Street urchin eating watermelon, 1880
Ηe studied at the Athens School of Arts in 1864-1871 as a pupil of Nikephoros Lytras. In 1865 and 1866 he was awarded the third and second prize respectively, in 1868 a monthly scholarship of 25 drs. And for the following three year he received the first prize. After graduating in 1871 he enrolled in the Munich Academy of Fine Arts, which he abandoned very soon to live a few months in Paris. In autumn of the same year he left Paris and moved to Brussels where he remained until his death and where an important open-air movement with autonomous impressionist trends jhad developed.
Periklis Pantazis, an artist with a considerable reputation in Belgium - the country which he recognised as his second homeland - and an enthusiastic member of the avant-garde groups there who were active within the framework of an indigenous Impressionistic movement and of an approach based on social realism, emerged as an important figure in nineteenth-century painting, both in Belgium and Greece. After his brief stay in Paris in 1872, where he made the acquaintance of the work of Corbet, and his contact with artists of the Barbizon School who had adopted open-air painting, in direct contact with nature, he succeeded in condensing in his work the artistic quests of his time, which, passing through Impressionism, led to the appearance of Modernism.
The change in the way of using paint and its technical elaboration with the spatula was not the sole result of Pantazis's time in Paris; it also resulted in the adoption of the subject-matter of his teacher Courbet - still lifes and scenes from everyday life - and of the dark tonicity in the shades of the - usually warm - colours. In the early years after his arrival in Brussels, he very frequently took part in exhibitions involving still lifes, a subject to which he was to bring renewal later, when he attempted to incorporate the human form in these.
He visited Athens only once, at the end of the summer of 1880. Upon his return to Belgium he fell ill with tuberculosis but he continued his activity and became a founding member of the “Group of twenty”
in 1863. The members of this group were free artists and its influence on the evolution of Belgian art was decisive. The first exhibition of the group, in which Pantazis participated took place in February 1864, a few days after his death occurred on January 25.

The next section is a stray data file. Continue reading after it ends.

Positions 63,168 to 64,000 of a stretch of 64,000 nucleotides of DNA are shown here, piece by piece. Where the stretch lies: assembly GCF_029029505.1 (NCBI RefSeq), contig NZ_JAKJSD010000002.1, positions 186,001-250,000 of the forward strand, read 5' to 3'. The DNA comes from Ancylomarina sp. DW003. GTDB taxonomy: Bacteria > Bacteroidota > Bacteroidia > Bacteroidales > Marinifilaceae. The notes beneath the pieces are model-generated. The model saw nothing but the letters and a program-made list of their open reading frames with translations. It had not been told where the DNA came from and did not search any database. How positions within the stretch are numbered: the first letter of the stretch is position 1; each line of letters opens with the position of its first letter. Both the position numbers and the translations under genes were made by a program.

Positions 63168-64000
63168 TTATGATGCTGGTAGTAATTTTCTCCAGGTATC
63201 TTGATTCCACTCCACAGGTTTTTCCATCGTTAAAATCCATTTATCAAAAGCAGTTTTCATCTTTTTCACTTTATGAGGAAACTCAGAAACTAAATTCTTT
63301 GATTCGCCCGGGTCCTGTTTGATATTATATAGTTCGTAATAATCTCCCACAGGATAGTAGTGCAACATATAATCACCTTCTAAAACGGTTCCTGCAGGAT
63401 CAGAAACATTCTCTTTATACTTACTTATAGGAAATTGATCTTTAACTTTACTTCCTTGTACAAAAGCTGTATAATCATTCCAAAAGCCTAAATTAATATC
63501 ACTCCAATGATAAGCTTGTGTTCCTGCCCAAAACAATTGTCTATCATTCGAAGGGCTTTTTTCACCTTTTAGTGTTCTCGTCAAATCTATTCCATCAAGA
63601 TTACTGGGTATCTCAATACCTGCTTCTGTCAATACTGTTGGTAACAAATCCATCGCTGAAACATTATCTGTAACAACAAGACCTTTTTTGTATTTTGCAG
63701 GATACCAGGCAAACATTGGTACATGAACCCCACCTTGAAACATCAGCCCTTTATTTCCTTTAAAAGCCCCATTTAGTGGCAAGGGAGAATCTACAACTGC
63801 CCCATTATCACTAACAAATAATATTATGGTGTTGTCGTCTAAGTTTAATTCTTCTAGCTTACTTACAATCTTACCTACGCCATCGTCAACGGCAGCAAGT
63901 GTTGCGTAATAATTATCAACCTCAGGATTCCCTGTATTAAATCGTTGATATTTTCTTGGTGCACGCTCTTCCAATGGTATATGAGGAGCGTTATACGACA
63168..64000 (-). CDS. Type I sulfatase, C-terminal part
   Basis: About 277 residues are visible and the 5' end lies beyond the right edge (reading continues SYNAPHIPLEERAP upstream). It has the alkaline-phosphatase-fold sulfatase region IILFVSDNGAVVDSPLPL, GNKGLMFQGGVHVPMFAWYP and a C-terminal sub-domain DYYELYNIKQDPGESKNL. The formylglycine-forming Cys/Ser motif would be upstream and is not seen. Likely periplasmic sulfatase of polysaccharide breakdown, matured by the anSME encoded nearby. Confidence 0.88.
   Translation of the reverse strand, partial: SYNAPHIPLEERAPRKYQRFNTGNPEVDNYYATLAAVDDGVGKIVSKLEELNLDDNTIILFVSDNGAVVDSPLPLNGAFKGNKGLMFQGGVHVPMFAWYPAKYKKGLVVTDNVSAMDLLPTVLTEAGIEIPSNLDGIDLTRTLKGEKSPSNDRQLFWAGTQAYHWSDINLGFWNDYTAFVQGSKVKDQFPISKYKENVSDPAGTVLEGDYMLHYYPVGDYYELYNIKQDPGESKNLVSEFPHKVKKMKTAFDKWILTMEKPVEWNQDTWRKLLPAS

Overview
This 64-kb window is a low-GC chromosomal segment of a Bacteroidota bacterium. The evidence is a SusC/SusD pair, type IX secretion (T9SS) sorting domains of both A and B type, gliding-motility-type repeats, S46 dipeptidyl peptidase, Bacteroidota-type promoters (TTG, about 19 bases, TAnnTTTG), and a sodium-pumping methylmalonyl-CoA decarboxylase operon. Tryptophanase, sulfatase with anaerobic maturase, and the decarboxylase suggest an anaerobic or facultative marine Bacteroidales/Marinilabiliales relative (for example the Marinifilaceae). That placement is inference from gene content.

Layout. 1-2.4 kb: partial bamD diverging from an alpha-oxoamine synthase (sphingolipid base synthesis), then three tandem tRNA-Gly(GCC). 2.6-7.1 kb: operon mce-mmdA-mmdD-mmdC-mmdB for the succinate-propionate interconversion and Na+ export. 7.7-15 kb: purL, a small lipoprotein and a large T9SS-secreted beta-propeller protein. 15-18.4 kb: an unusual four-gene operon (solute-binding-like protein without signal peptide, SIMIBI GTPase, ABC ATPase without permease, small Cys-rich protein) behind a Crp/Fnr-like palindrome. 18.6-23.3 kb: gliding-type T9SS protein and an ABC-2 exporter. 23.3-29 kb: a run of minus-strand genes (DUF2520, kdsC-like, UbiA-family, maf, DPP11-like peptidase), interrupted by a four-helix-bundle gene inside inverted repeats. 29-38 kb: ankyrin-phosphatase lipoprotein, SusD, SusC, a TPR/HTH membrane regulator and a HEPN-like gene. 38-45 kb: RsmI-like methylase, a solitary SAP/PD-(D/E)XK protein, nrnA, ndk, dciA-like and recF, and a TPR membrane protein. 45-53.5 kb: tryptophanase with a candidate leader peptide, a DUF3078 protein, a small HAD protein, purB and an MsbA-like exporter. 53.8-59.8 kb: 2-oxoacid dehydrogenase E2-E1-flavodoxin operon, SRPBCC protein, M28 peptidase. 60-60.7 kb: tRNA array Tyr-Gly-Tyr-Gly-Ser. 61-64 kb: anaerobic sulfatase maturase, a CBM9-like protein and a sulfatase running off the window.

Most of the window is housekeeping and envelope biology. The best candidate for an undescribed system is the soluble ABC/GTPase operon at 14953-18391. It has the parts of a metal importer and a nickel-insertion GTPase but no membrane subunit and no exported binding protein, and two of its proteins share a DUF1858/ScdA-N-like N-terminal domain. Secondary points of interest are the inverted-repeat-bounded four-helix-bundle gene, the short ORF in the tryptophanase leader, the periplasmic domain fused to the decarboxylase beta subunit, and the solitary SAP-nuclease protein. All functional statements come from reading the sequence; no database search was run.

Pantazis painted portraits, genre scenes, landscapes and still lifes. While still a student he was awarded a silver medal at the Olympia 1870 and 1875. He presented his work in many group exhibitions in different cities in Belgium and Holland, but also in Athens and Paris. His participation at the Paris World Exhibition in 1878 as a member of the Greek representation made him internationally known.
As Pantazis frequently exhibited in Athens, he provided his fellow-countrymen with the opportunity of getting to know the major changes in art which were taking place at the same period in the centres of Europe. During his stay in the Greek capital from summer of 1880 to early 1881, he painted a series of works which he presented in the exhibition held for the benefit of the Red Cross in the home of V. Melas, among which was Urchin Eating a Water-Melon, which he exhibited with a title in the Katharevousa (purist) form of the language. The addition of the name of the city of Athens to this latter title and the typical topography of the Plaka district, which is clearly apparent in the alleyway with the steps of the Church of Our Lady Chrysokastriotissa in the background and the ancient column which is built into the wall on the left, leaves no doubt that the work was painted in Athens. It is a typical example of painting in which the human figure is integrated into the space. But this space is not merely the framework for the positioning of the figure or a feature indicative of the employment of the figure depicted, but a living, vibrant space in which the strong, blinding Mediterranean light acts as a catalyst, uniting the colour tones which arrive almost at a monochrome of the blue and the ochre. In this space, vibrant with light, Pantazis places the boy's figure, in the same colour harmony of cold and warm tones, and - without confining himself to an idealised depiction of the figure - lends not only features to the face, but also succeeds in endowing his cunning sidelong glance with some fleeting qualm of conscience or guilt.